An attorney who is on inactive status and not practicing law must comply with the Rules of Professional Conduct. An inactive attorney may pay a referral fee to a third party so long as the fee is not related to legal services and does not constitute sharing of legal fees. An inactive attorney may not, however, pay the referral fee to a practicing attorney.
Arizona, unlike some other states, does not allow a lawyer to be paid a fee merely for recommending another lawyer or referring a case. Instead, Arizona allows "referral fees" only in the sense that lawyers who are not in the same firm may divide a fee as provided in ER.1.5(e). That rule allows lawyers to divide a single billing to a client if three conditions are met: (1) each lawyer receiving any portion of the fee assumes joint responsibility for the representation: (2) the client agrees, in a signed writing, to the participation of all the lawyers involved: and (3) the total fee is reasonable. "Joint responsibility" requires, at the least, that the referring attorney accept vicarious liability for any malpractice that occurs in the representation. Although the client must consent to the respective roles of the lawyers in the ongoing representation, ER 1.5(e) does not require that the client consent to the particular division of the total fee among the lawyers.
The referral fee that does not satisfy ER 1.5(e) violates ER 7.2(b), which generally prohibits lawyers from paying others for channeling professional work. ER 7.2(b) is not violated, however, by a lawyer giving or receiving a "de minimis" gift that is not a "quid pro quo" for another lawyers referring a particular client.
This opinion discusses several ethical issues with respect to lawyers using the Internet to communicate including, for example, confidentiality concerns when sending email to a client, advertising considerations for websites and the applicability of Arizona's Rules of Professional Conduct to communications disseminated from or received in Arizona [ERs 1.6, 1.7, 5.5, 7.1, 7.2, 7.3, 7.4, 7.5]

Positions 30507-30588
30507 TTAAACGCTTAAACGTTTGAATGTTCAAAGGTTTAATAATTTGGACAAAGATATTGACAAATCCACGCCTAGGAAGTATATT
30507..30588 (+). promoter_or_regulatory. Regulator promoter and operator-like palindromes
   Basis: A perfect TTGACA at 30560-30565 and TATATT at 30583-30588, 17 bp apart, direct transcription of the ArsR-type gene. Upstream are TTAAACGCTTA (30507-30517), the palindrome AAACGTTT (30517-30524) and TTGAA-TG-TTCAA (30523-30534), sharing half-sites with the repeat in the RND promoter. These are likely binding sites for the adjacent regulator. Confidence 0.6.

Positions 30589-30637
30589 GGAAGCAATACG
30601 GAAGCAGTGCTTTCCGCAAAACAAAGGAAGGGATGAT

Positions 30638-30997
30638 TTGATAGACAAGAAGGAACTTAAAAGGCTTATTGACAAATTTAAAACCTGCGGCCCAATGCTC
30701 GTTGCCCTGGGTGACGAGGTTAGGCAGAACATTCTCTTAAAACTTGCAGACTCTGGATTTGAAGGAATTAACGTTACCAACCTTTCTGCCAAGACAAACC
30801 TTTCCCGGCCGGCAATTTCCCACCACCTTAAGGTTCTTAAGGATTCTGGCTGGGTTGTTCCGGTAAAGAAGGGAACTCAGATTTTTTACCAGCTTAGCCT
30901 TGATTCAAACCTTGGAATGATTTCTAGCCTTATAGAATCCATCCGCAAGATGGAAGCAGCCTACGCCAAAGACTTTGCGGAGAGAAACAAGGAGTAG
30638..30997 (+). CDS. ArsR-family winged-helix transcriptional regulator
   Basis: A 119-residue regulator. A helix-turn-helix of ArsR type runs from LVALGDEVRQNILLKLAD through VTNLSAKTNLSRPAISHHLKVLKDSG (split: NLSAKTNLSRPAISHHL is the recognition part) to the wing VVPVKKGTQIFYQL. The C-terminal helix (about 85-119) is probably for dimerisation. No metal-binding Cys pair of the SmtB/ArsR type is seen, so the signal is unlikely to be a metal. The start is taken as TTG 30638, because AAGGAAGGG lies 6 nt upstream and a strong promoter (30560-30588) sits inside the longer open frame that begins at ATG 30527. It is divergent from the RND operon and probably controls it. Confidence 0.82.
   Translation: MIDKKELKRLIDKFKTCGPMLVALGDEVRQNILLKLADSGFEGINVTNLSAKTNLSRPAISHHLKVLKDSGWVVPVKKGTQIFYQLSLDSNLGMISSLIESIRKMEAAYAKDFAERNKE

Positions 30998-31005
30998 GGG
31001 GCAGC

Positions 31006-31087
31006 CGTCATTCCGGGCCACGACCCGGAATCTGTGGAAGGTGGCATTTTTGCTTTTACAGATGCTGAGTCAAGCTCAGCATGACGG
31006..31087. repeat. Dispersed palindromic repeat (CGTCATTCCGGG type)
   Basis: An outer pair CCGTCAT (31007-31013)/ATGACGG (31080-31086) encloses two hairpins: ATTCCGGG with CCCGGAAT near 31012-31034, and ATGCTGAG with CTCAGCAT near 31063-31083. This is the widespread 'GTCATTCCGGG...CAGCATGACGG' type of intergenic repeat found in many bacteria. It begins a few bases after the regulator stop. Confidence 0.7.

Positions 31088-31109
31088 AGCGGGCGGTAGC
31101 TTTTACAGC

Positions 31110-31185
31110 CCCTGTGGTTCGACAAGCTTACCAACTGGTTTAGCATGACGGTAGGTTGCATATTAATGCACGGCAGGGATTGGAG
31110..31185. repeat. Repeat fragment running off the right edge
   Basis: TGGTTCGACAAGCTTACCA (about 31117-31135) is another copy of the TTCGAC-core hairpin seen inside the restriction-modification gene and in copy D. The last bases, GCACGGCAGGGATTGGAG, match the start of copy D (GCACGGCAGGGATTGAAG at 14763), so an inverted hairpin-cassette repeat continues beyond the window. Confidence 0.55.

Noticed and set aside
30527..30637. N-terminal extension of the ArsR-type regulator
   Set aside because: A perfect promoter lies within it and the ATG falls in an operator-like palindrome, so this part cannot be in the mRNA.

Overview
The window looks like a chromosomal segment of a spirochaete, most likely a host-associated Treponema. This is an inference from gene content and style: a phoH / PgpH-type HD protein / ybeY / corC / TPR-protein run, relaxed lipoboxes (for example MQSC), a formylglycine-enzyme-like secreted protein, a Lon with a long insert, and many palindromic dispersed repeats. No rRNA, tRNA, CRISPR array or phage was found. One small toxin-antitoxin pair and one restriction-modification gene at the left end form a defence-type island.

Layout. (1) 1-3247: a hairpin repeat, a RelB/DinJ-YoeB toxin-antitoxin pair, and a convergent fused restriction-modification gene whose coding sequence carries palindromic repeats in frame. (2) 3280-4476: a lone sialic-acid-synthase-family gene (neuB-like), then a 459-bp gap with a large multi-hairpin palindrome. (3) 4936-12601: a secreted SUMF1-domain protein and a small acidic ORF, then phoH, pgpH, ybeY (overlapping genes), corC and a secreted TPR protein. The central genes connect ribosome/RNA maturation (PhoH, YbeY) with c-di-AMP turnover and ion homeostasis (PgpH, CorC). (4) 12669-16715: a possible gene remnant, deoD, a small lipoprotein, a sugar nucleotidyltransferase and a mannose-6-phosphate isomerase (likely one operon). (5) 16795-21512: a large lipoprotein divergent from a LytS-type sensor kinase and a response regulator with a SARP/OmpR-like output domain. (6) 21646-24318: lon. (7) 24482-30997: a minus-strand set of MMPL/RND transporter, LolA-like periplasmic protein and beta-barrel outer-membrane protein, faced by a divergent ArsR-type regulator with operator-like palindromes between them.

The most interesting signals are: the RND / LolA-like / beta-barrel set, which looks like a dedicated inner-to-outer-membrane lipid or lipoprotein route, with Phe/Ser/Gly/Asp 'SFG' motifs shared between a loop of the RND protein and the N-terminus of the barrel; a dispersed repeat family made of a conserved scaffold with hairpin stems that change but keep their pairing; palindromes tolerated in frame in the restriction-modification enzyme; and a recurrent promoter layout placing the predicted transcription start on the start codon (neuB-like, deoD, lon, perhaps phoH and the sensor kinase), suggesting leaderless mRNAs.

Personal injury lawyer wishes to obtain customer lists from his company/client, so he can send solicitation letters to the customers.
Committee discusses guidelines for attorneys participating in seminars sponsored by the Speakers' Bureau of the State Bar.
Sole practitioner proposes to turn over his law practice to a law firm while he goes on a one-year leave of absence. Discussion of whether a law practice has a salable goodwill. (Invalidated by Op. 06-01)
Under facts presented, ethically proper for an attorney to be listed in a labor union's "preferred provider guide", to offer a discount rate, and to give seminar presentations to union members.
Attorney ending his association with a law firm may send letters to clients he worked with while at the firm, notifying clients of his departure and stating that they are free to choose whether to remain with the firm or to retain him.
Law firm may mail to members of public a vinyl wallet embossed with law firm's name intended to hold checklist describing what a person should do after being involved in an automobile accident.
Attorney may join and participate in "professional networking group" but may not set up booth at group-sponsored "business exposition."
Dual representation of workers' compensation carrier and injured workers in prosecution of third party claim; soliciting professional employment from workers on request of carrier.
Law firm brochure mailed to select group of non-client businesses; publicizing the availability of firm members to speak before such groups; using the services of Welcome Wagonto distribute firm's brochures.
Announcement letter of attorney who is counsel to governmental agency upon leaving his position to enter private practice.
Participation in "Bankruptcy Attorneys Trust", a nationwide cooperative television advertising service; misleading title of the service.
Law firm's bi-monthly publication on the subject of Arizona construction law mailed to companies and individuals engaged in construction and construction related activities.
Lawyer publishing and sending professional announcement to other lawyers, present or former clients, friends and relatives.
Guidelines for accepting credit cards for payment of legal fees and retainers.
Lawyer using the slogan "We take the pain out of accidents."
Law firm sponsoring legal seminars for clients and non-clients, and mailing brochures to publicize the seminars.
Attorney participating with nonlawyer financial planner in presenting seminars for general public on financial planning, estate planning, and probate problems.
Attorney using direct mailing to contact individuals with known legal problems, to inform them that they may have causes of action.
Attorney's proposed newspaper advertising seeking representative plaintiff to challenge constitutionality of city's parking ordinance.